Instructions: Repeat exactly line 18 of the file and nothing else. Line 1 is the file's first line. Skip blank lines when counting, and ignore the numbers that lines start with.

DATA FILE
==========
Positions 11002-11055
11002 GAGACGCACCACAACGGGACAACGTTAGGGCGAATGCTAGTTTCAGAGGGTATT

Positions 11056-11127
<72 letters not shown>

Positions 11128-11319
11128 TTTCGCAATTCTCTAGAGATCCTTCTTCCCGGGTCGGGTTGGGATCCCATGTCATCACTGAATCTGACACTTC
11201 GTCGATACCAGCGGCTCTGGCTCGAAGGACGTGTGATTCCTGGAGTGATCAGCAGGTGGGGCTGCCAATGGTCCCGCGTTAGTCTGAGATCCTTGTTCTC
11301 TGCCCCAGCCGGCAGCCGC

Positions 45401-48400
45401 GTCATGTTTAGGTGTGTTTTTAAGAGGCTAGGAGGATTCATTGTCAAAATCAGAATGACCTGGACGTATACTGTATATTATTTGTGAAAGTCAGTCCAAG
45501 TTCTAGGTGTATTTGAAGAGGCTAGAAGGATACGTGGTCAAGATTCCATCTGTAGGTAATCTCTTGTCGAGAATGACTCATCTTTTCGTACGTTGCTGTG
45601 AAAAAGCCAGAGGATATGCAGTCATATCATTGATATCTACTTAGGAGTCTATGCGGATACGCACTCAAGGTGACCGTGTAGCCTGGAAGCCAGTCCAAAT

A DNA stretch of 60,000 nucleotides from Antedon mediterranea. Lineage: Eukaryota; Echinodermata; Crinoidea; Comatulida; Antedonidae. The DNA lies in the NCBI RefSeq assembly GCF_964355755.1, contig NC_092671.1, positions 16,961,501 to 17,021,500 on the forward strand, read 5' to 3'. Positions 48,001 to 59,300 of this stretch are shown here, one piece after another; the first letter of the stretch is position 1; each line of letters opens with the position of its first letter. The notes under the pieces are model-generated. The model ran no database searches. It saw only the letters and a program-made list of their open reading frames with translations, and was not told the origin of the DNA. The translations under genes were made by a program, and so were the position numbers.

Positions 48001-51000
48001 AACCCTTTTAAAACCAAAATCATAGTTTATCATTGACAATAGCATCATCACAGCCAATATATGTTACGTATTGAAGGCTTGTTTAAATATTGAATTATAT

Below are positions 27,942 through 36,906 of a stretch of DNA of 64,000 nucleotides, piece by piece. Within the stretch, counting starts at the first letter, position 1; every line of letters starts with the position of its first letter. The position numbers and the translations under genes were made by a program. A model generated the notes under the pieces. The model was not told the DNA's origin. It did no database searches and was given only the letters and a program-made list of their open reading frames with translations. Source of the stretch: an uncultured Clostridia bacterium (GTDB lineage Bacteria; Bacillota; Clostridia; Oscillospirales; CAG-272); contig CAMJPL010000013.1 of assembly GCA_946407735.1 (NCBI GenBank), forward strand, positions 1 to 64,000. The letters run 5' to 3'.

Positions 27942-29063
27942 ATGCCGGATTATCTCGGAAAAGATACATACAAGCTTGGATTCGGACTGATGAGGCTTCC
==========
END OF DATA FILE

27942 ATGCCGGATTATCTCGGAAAAGATACATACAAGCTTGGATTCGGACTGATGAGGCTTCC